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Thunderball And Never Say Never Again

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By the time Sean Connery made Thunderball in 1961, the fourth of the 007 film series, the part fit him like a glove—not to mention the bespoke suits made for him by Anthony Sinclair on Savile Row, his ties by Turnbull & Asser—so the writers and producers could have some fun with a character whose personality and preferences, not least in food and drink, were by then well-known and expected to follow form.

Ian Fleming wrote Thunder ball in 1961 (before any of the films), with collaborators conceived as a screenplay never produced. They also wrote a short story based on the same premise. Because of this, producer Kevin McClory was able to get the rights to make a different version of Thunder ball entitled Never Say Never Again in 1983.

The plot of the novel begins with M giving 007 a poor report on his physical fitness owing to excessive drinking and sends him to a spa named Shrublands Health Centre in Great Yarmouth for treatment. There Bond encounters Macao gangster Count Lippe, who tries to kill him by locking him in the spine-stretching machine. Saved by a nurse, Bond retaliates by locking Lippe in a steam bath.

Word comes that SPECTRE, under the command of Ernst Stavro Blofeld, has hijacked a British Vulcan bomber with two nuclear bombs aboard to be used as ransom. Blofeld had hired Lippe but had him murdered after the confrontation with Bond. The RAF bomber is sunk under water in the Bahamas, and SPECTRE removes the bombs for safekeeping aboard the Disco Volonte yacht owned by SPECTRE’s second-in-command Emilio Largo.

Bond flies to Nassau and meets CIA agent Felix Leiter and Largo’s mistress Domino Vitali, whom Bond seduces and recruits to spy on Largo. She is caught in the act on the Disco and tortured. Bond and Leiter chase the Disco in an American submarine, and Largo escapes with the bombs to an underwater cave where, just about to kill 007, he is shot and killed by Domino.

M’s insistence on 007’s physical deterioration is partially due to his eating white bread (Bond insists he doesn’t eat much white bread) and wants him to take the “nature cure” at Shrublands, where his meals consist of broth, vegetables and tea, although the beautiful clinician Pat Fearing brings him brandy. After completing two weeks at Shrublands, feeling quite chipper, Bond heads for Lucien’s restaurant in Brighton for a huge bowl of spaghetti “bolognaise” [sic] with extra garlic and a bottle of cheap Chianti. He also manage to get his cigarettes down to ten day.

Back in London Bond’s longtime housekeeper May is appalled by his commitment to a new, healthy diet, but within days, he admits he cannot “do my work on carrot juice” and asks her for “four scrambled eggs. Four rashers of that American hickory- smoked bacon if we have any left, hot buttered white toast, not that whole meal, and a big pot of coffee double strength and bring in the drink tray.”

When he meets Domino, she asks if he believes conch is an aphrodisiac, and Bond relies, “Island people have it on their wedding night. I haven’t found it has any effect on me.” With Felix Leiter he enjoys a huge lunch at the Royal Bahamian(now a Sandals resort) of martinis, seafood cocktail suprême, chicken sauté with watercress, Baltic herring in sour cream, chopped tenderloin of beef with onion rings, all of which Leiter and Bond find insipid.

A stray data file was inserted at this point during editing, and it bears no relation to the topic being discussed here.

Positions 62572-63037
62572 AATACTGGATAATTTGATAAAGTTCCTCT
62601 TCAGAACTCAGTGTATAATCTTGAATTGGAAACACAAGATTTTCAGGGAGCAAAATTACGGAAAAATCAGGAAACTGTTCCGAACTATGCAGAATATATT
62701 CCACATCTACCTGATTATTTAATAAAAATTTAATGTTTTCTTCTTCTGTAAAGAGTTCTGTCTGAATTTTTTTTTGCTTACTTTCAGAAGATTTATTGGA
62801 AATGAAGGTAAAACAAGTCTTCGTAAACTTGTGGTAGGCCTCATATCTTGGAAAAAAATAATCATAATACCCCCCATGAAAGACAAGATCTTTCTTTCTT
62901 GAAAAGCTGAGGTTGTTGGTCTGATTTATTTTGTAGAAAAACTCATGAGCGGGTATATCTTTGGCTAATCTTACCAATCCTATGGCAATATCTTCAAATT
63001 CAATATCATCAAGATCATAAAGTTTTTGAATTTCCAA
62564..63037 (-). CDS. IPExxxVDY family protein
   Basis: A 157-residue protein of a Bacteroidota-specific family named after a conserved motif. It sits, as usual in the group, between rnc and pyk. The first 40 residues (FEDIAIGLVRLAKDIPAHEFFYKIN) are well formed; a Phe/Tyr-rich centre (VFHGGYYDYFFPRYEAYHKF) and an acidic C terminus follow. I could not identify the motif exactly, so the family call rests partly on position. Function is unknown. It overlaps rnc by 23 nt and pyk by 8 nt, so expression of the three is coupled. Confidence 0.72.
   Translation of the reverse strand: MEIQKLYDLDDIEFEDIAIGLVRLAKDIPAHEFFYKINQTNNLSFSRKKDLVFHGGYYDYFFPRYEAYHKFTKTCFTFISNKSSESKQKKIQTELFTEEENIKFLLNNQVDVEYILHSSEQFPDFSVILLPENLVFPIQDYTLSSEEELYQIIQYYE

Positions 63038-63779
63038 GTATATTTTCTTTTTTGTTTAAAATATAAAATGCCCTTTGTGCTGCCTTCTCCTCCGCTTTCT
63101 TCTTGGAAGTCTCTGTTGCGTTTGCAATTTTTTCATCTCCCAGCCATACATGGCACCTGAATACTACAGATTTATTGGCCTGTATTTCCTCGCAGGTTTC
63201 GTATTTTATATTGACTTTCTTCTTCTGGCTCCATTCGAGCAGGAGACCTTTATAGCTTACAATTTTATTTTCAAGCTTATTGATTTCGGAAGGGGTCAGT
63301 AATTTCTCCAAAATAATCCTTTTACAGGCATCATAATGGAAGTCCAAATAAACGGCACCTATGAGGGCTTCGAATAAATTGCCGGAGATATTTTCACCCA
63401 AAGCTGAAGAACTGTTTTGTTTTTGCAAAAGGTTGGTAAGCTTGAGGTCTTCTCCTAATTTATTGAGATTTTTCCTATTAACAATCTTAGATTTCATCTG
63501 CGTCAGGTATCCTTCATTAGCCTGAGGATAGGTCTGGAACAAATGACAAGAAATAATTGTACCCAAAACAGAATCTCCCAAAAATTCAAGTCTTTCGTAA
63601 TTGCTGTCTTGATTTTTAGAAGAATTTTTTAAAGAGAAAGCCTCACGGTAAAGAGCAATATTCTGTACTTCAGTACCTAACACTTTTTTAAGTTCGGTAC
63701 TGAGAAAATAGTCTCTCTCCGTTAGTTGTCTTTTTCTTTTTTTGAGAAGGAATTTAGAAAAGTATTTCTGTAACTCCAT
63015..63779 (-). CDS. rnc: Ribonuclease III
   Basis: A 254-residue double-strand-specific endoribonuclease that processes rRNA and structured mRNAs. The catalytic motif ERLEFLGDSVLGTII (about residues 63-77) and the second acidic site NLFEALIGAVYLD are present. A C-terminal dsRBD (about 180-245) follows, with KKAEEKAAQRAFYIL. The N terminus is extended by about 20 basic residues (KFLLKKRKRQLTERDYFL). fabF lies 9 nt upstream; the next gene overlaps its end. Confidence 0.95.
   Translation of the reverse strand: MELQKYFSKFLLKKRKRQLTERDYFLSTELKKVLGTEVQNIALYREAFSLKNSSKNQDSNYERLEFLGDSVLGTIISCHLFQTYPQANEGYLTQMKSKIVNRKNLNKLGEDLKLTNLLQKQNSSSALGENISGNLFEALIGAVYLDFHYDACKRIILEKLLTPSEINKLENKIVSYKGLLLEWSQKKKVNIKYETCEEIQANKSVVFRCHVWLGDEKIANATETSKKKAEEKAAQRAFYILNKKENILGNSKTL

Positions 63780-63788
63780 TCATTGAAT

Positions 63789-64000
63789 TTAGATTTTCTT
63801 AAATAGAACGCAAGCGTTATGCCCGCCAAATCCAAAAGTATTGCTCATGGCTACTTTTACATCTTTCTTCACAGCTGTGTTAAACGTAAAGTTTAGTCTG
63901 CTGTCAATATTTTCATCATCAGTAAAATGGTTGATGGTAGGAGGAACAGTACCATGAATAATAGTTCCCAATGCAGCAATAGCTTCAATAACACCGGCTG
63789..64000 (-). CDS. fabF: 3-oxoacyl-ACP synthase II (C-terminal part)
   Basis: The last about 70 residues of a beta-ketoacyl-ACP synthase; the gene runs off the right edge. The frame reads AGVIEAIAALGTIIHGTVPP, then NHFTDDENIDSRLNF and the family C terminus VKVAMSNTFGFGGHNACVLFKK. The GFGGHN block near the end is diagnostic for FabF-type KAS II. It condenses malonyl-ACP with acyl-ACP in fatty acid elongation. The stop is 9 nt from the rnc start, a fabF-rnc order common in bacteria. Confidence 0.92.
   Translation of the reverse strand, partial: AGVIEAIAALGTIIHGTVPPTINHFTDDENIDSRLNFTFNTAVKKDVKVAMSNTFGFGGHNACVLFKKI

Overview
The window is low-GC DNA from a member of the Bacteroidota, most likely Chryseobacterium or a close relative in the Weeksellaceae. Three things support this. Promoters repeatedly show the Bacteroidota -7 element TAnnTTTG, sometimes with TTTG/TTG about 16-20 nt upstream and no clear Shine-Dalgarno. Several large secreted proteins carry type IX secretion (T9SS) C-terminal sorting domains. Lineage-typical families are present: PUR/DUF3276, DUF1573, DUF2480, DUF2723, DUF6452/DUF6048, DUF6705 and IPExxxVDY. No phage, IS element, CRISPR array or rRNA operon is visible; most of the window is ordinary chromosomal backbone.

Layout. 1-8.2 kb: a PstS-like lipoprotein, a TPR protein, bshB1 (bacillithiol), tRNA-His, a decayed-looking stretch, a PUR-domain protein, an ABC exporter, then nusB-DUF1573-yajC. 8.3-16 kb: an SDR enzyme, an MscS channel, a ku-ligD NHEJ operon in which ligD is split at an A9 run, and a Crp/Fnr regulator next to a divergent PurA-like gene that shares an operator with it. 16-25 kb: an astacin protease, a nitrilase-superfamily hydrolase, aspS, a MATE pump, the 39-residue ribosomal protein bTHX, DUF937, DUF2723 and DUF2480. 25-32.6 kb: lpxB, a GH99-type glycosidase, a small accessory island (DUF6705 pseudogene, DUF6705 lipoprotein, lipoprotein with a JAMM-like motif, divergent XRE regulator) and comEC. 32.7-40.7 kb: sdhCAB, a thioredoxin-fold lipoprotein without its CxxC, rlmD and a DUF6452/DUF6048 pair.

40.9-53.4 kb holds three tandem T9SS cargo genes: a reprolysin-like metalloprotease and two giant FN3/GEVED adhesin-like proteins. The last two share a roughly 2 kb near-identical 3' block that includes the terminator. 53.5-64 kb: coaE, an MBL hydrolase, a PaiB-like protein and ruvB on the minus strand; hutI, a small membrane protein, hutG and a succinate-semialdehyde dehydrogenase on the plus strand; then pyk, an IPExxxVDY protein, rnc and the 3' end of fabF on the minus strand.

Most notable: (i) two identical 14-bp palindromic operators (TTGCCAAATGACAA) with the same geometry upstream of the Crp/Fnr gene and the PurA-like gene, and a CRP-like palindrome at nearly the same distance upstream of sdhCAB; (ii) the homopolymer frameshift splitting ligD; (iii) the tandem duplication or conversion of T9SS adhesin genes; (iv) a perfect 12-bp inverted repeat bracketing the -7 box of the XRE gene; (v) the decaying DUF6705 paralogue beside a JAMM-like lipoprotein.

On the submarine USS Manta, the captain offer Bond a dinner of Virginia ham baked with red eye gravy, poached eggs with rye toast and apple pie with ice cream.

THUNDERBALL, the movie: Goldfinger had been a tremendous hit, so the writers of Thunder ball didn’t stray far from the formula or Fleming’s book, and the plot is very similar.

Bond has the same discussion about white bread with M— saying “Well, then I’ll cut out the white bread, sir”— and goes off to Shrublands. He also makes the comment about conch to Domino when he arrives in the Bahamas and checks into the Coral Harbour Hotel in Nassau (actually the Atlantis Paradise). That night at the Café Martinique with Domino, Bond orders caviar and Champagne Dom Pérignon ’55. Later in his room he enjoys a martini made with Smirnoff Blue vodka and Cinzano white vermouth. At Largo’s mansion they sip rum collins. And that’s about it.

NEVER SAY NEVER AGAIN came out the same year, 1983, as Octopussy, starring Roger Moore, who had taken over the role of Bond after Connery in 1971 said he’d never play him again. When Kevin McClory got the rights to the story Thunderball, he was able to bring back Connery and re-made it as Never Say Never Again, a mediocre film in the series and one Connery did not seem to have his heart in.

The film repeats the scene at Shrublands and this time Bond brings along a picnic basket of caviar, foie gras and vodka. The scenario adds a sadomasochistic SPECTRE agent named Fatima Blush (Barbara Carrera). Bond goes to Villefranche-sur-Mer on the Riviera to track Largo, then to Palymra in North Africa. As in the story, Domino shoots Largo with a speargun. Bond de-fuses the bomb underwater and returns with Domino to Nassau and vows to give up his spy career forever.

In the Bahamas Bond stays at the British Colonial Hilton Hotel and visits the Gazebo Bar, where Fatima skis up to him on the beach and apologizes for getting him wet. Bond responds, “Yes, but my martini’s still dry.”

In Monte Carlo Bond goes to a gala held by Largo at the Casino Royale, where he is serving Dom Pérignon, and with Domino has a vodka on the rocks and she a bloody Mary.

Connery’s clothes for the film were by Doug Hayward.